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  • Writer's pictureWhat's your story

"I try to use the success of my business to mentor the youth.." Story told by Andy Po


Owner of Homebase610

Andy tell us about yourself?

My name is Andrew Po, I am going on 40 this year and I have been the owner of Homebase610, a local skateboard shop in Southside Bethlehem since 2002.

My story starts in San Diego, California surrounded by skateboarding culture. “Why did you move to Pennsylvania?” is a commonly asked question after people hear that. The company my father worked for was bought out by a bigger company on the east coast so we ended up moving when they offered him a position in 1997. It wasn’t a welcome change but in retrospect, the move altered the trajectory of my life in ways I could have never imagined.

What inspired you to become an entrepreneur?

I started my junior year of high school with no friends but I had my skateboard. Unlike my school in California, no one brought skateboards to school. There might have been five other skateboards in the entire school. In San Diego everyone "skated." It was part of mainstream culture- it was accepted. Back then in Bethlehem, skateboarders were still stereotyped as "delinquents" and "outcasts" so for the kids who stuck with it, a deeper passion for skateboarding was bred. Seeing that kind of commitment was new to me so I began filming our time on and off our skateboards. Documenting skateboarding took over my life in the late-90’s and my teenage self had no clue I was building life-long friendships.

I’d soon travel the world & those years would be the catalyst to start a business.

What challenges did you face in becoming an entrepreneur and how did you overcome them?

When you dedicate yourself to any kind of project, passion or a person in this life, you're going to face struggles. No matter how much planning we do or experience we may have, there will be days life just don't go our way. This past last year has been the epitome of that. 2020 presented us with challenges no one could have imagined facing in all aspects of life. But these are also struggles we have little control over and I have had to learn that it's a waste of time to invest energy into what I can not control. As a small business, we face small challenges we can not control on a daily basis.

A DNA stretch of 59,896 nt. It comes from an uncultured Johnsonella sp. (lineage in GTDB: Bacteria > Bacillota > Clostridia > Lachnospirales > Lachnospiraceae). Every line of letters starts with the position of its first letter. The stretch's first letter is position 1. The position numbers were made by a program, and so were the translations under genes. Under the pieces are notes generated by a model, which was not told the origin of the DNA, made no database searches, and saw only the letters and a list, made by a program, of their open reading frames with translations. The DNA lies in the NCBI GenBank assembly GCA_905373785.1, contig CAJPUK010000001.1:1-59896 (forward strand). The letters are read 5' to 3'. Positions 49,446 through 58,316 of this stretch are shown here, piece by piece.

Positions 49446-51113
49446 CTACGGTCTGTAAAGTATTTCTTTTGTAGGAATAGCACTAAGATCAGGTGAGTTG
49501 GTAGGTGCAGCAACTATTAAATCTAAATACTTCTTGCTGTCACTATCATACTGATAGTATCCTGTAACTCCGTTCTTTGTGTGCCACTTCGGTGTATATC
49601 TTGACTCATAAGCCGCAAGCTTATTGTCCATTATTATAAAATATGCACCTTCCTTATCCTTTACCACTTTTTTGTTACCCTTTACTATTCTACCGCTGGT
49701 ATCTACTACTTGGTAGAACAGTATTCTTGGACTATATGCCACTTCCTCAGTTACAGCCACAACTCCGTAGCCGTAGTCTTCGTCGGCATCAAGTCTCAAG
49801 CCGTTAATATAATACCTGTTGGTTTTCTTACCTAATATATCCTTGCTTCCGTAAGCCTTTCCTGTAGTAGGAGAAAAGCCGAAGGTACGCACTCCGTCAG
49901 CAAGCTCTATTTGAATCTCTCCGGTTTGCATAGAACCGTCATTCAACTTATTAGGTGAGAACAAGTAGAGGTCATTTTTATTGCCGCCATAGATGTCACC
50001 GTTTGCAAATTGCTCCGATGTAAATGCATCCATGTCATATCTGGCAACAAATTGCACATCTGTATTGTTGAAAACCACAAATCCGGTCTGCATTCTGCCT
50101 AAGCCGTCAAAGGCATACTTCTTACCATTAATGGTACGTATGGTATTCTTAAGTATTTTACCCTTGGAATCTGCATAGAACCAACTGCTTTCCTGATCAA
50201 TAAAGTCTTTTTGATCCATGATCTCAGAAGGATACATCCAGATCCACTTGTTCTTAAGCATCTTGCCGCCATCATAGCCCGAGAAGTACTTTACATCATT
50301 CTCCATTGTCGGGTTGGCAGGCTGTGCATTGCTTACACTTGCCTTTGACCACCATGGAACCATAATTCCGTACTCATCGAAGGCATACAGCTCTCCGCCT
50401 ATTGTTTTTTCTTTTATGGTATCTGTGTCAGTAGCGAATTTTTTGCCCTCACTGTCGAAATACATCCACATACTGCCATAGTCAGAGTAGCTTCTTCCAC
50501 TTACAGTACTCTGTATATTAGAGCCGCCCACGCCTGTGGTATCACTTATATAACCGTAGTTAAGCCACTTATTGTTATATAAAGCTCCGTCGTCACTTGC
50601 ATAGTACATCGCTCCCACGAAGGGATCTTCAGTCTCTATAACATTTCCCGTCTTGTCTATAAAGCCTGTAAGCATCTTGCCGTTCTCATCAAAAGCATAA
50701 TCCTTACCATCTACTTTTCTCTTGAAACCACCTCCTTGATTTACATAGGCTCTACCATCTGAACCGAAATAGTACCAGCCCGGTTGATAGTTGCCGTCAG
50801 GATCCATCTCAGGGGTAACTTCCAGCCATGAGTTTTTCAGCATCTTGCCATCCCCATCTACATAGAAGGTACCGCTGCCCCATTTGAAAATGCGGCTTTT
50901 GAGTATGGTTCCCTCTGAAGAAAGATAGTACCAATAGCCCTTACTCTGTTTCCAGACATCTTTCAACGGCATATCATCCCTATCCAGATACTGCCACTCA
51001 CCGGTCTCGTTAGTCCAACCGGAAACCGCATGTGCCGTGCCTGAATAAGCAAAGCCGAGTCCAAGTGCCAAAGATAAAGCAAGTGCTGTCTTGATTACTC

Like when someone buys their skateboard from a corporate online website but they come into the shop expecting us to assemble it for them free of charge. People have the right to make their own decisions and the choice we have to make is how we react to it: Kick them out of the store and lose a customer forever or serve them with a smile and gain a new customer. Now as an entrepreneur with almost two decades of experience, I have accepted my biggest challenge is myself. More specifically, my ability or inability to be a strong leader to my team. It's been a lot more productive to invest the energy into becoming the type of leader who can maintain the right perspective as the business faces financial, staff-related, creative & customer challenges.

The patience required to stop myself from reacting emotionally when a staff member makes a mistake takes discipline. If I can put aside my ego and put my trust in them, it helps the staff become truly empowered. Leading a team to their full potential benefits the entire business but it has pushed me to think beyond sales as the only metric for success. 2020 taught me the importance of empathy. Making sure paychecks clear is essential but it isn't enough. Thinking if our people fulfilled on a personal level in their roles and if their mental health also being considered must be a priority too.

I need to face the challenge of becoming a better leader daily because I have to continue to grow the business so it can provide more than jobs for our people- it has to provide careers. We hire people who are 16-25, they are in their prime. These are formative years where a person is figuring out what they will do for the rest of their lives. I've only recently begun to understand that for someone to give me any of those years is an incredible responsibility for me. If they are going to give me that time, what am I going to give them? What will they walk away from their time at Homebase610 or 2nd Base Vintage that will prepare them for the rest of their lives?

"If they are going to give me that time

what am I going to give them..? "

How can you make an impact in the community as you continue to grow as an entrepreneur? And why is this important to you ?

One of the most important programs we run is Completing Christmas. This annual holiday event was inspired by the generosity of a long time customer, Brian Froustet in 2011. He wanted to pay for 2 complete skateboards as gifts but asked us to find the local skaters to give them to. Christmas at its core is thinking of the needs of others over yourself so we asked our community to nominate skaters they felt would benefit from the gifts. Nine years later we have had the opportunity to give out hundreds of skateboards to local skaters-in-need thanks to the generosity of customers who donate to the program. We work with the administration in some of the most under-served schools in the Lehigh Valley to use the skateboards as incentives for the kids to get their grades and attendance up. In spite of all that went on in 2020, we were still able to gather donations to give 50 kids brand new skateboards. We are always so grateful for the support our community shows us and our initiatives.

Visit Homebase610 in Bethlehem,PA Facebook: /Homebase610 Twitter: @Homebase610 Instagram: @Homebase610

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